Some see this as pouring gasoline on the smoldering coals of resistance. It appears to blatantly contradict the very ideologies of equality and democracy that the U.S. promoted during its rise to hegemony.  The crisis of neoliberalism is producing new turns in elite political ideology as well as new popular mobilizations. Some former neoliberals (e.g. Jeffrey Sachs 2005) are now expousing a revamped and globalized Keynesianism, another “New Deal” in which the most marginalized peoples left out of global corporate development will be saved if their governments agree to rather stringent fiscal and policy reforms.

The continuing decline of U.S. hegemony and emerging challenges to the policies of neoliberalism and neoconservativism are likely to lead to a new period of deglobalization. Understanding the dynamics of uneven development and the repeated patterns of the global system in the past can be helpful tools for preventing the return to collapse and crisis that gripped the world during the last Age of Extremes.

In the U.S. demographic changes, immigration, former ethnic minorities becoming majorities in several regions, growing inequalities and slow economic growth are going to result in important political reorganizations that will test the abilities of Americans to get along with one another in a trying time of hegemonic decline. 

The contemporary wave of global industrialization based on fossil fuel may have already led to a substantial overshoot in the ability of human society to sustain a livable biosphere. If this is the case we may encounter environmental disasters that require global cooperation in order to restore the balance between human society and the natural systems upon which it depends. Another round of conflict over global hegemony may be forthcoming despite the current monopolization of serious military power by the United States. The “global gamble” by the neoconservatives to prop up the U.S. hegemony by playing the military card to control the world’s oil supplies is already fueling movements of resistance in those regions that have been left out of the wonders of globalization.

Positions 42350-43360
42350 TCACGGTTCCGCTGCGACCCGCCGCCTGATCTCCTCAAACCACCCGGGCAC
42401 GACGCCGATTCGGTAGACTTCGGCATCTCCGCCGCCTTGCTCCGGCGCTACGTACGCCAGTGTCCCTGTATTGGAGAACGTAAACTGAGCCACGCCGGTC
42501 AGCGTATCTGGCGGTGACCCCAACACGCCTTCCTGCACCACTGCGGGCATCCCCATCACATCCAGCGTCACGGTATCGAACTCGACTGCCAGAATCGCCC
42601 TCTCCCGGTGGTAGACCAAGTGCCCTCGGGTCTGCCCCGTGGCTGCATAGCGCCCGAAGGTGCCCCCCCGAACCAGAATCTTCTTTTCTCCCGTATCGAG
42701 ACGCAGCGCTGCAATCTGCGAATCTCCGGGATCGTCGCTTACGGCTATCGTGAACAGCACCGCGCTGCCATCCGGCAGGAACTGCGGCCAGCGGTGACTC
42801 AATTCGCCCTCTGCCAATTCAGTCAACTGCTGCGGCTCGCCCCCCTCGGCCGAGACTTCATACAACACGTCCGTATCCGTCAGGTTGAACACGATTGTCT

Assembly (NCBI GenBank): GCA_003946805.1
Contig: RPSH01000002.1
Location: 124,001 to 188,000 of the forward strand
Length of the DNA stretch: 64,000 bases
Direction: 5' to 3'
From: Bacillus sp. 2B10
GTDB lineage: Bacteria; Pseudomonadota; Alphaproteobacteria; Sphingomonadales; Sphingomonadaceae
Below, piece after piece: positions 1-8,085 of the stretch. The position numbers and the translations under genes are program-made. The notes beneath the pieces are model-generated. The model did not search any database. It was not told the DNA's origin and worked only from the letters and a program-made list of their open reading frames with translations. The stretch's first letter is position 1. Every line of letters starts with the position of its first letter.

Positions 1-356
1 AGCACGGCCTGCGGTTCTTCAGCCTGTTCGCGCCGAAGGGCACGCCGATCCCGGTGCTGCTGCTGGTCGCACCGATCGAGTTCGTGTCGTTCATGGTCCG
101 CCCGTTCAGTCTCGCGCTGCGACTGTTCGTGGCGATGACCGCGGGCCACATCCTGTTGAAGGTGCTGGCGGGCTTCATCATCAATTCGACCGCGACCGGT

If this sounds gloomy, I want to also point out that the coming period of contestation is an opportunity to create global democratic cooperative institutions that set up a more sustainable relationship between human society and the natural environment and more humane and just relationships among the peoples of the world. A global democratic and collectively rational commonwealth will probably emerge eventually, unless we manage to completely extinguish ourselves (Wagar 1999). With intelligent political action based on a world historical understanding of global social change, it is possible that this will emerge sooner rather than later.